Homerathon (n): About one hundred THI students gather around Dr. Reynolds’ backyard to read Homer, reenact Homer, eat Homer, drink Homer, breathe Homer, and sing Homer, from 2 pm to 7 am from Sunday to Monday on Labor Day Weekend. For seventeen whole hours, though half of The Iliad and all of The Odyssey.
Did I go? Yes, I went, but for only eight hours. Elizabeth, Emily, and I went from 2:30 to 8:30 pm. Amy and I went back this morning from 5 am to 7 am.
Here are the highlights:
1. The reenactment of the duel between Menelaos (played by a guy brandishing an orange noodle) and Paris (played by a girl—who also played Helen—brandishing a green noodle) in Book Three of The Iliad. We love mocking Paris.
2. Dr. Reynolds randomly bursting into song, joined almost instantly by all the sophomores, juniors, and seniors who know the drill. For example:
“Hektor had a little lamb, little lamb, little lamb.
Hektor had a little lamb until he slit its throat.”
“Over there, over there,
send a word, send a word, send a prayer
The Achaians are coming, the Achaians are coming,
And they won’t come back till it’s over, over there.”
“She [Aphrodite] loves to laugh (ha, ha, ha, ha!)
Long and loud and clear…”
“You are my sunshine, my only sunshine…” (to Penelope)
“Don’t cry for me Agamemnon
The truth is I never did love you
And then you left me
To rescue Helen
I broke my promise
And so did you, dear.” (from Agamemnon’s wife, who cheats on him while he’s gone for ten years and then gets her lover to murder him when he returns)
“Ding, dong, the suitors are dead…”
“Oh little town of Ithaca, how still we see thee lie
While suitors sleep, Odysseus keeps his watch until they die.”
3. A discussion concerning nasal leprosy.
4. The reenactment of the death of Patroklos. Normally it’s terribly sad, but this time the dying speech was hilarious.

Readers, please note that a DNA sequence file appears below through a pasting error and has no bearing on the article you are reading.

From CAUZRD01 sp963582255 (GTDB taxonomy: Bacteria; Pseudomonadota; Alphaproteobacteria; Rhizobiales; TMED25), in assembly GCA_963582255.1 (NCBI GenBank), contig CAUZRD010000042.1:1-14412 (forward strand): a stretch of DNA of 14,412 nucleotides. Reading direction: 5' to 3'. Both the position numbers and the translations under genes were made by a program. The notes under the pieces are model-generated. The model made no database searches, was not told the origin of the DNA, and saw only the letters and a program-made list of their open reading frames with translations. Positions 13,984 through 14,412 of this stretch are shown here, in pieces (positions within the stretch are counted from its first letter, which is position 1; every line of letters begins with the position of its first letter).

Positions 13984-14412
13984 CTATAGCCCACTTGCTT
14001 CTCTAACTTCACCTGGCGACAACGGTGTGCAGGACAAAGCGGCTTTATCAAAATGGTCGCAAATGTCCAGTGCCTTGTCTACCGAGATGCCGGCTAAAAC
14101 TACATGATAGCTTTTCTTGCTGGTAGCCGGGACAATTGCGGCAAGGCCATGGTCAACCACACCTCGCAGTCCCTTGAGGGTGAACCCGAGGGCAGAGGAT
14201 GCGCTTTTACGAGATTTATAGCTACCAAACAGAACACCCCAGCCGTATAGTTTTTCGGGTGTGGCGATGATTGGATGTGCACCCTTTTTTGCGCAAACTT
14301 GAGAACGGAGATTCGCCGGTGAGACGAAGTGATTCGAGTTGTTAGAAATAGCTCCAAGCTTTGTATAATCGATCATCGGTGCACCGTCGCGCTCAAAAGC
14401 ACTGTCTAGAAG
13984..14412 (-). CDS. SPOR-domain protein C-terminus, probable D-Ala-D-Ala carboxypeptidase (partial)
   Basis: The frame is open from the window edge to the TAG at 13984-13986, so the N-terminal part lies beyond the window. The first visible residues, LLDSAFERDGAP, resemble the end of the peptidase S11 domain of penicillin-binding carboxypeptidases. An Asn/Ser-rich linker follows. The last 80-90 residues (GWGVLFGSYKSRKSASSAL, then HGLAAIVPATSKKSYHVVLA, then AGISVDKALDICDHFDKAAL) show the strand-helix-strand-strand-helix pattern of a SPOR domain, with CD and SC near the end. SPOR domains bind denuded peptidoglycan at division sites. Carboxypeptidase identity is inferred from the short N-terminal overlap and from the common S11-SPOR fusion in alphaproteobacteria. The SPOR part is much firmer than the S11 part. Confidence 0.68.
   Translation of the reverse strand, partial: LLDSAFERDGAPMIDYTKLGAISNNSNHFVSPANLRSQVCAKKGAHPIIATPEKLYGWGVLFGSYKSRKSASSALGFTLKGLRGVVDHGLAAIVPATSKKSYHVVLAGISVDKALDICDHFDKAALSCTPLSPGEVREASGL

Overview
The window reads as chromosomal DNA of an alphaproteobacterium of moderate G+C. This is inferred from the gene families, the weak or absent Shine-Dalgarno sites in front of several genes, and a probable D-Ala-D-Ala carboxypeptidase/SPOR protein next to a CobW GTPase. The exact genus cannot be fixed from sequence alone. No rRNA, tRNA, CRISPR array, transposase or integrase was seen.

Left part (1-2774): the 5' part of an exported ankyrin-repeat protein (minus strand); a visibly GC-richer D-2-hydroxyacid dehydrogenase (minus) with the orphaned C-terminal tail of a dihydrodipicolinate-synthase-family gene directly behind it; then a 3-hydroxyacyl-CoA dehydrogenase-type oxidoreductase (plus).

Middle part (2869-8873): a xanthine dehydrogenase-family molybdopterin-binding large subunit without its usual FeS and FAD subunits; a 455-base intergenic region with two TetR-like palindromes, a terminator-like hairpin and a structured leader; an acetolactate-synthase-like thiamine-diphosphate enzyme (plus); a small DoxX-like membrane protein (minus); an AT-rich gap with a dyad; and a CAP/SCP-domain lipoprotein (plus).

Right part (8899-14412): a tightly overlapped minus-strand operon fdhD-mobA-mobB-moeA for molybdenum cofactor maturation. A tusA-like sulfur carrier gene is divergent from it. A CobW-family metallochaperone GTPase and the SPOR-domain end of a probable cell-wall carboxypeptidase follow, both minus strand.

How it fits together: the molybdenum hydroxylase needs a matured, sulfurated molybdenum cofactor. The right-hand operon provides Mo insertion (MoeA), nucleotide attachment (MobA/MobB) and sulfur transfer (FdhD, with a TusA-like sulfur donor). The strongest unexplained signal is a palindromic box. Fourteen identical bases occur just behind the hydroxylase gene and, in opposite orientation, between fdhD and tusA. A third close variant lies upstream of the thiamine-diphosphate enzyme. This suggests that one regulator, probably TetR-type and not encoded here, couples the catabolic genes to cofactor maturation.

5. As Odysseus, his son Telemachos, and their goatherd ally slaughter the suitors at the end of The Odyssey, a bunch of people got out action figures of people and creatures from The Odyssey and had them dance to “The Lonely Goatherd” from The Sound of Music… yeah. That was at 5:30 this morning, after all of them had slept for WAY too long… Amy and I laughed, and were glad we had gotten some sleep.
And the single greatest moment:
6. The exhibition of my wild Jason Bourne skills.
On the way to Homerathon, Emily, Elizabeth, and I were following the directions to the Reynolds’ home. We headed to the south side of campus and looked for the Hope exit. Couldn’t find it. We kept going. Way past Stewart and Hart, there was a tiny door in the big white wall that was—you guessed it—locked. So Emily and Elizabeth decided to climb the wall and jump over.
Yes. Break out of campus. Where was Campus Safety?
Both slid up and over the wall effortlessly. Me? Forever acrobatic, I had to take a running start even to get up onto the wall. And then I looked down—bushes. The pavement of the sidewalk was about 1 ½ feet from the edge of the wall, about 5 feet down. So I had to propel myself off the wall (using only my arms) 1 ½ feet out, and then balance myself enough to land without killing myself? YEAH, RIGHT. I was about to suggest I go around to the Rosecrans exit, or even back to my dorm to do homework, when I remembered Mom quoting Mrs. Bennett:
“Take every opportunity of enjoying yourself.”
Since I figured breaking out of campus was considerably less wicked than running off with Mr. Wickham, I jumped. And unlike Elizabeth and Emily who landed flat on their feet, perfectly balanced like dainty, acrobatic cats, I fell sprawling onto my left side.
They both let out horrified squeals and rushed toward me. “Are you okay?”
I raised my right fist in victory. It had only a scratch.
Lo and behold, when we arrive and relate our story to Amy and Nicole, they tell us that all you have to do to unlock the door…is swipe your ID card.
So I pulled a Jason Bourne for nothing.
But I got skills, dude. Houdini skills. Numchuck skills…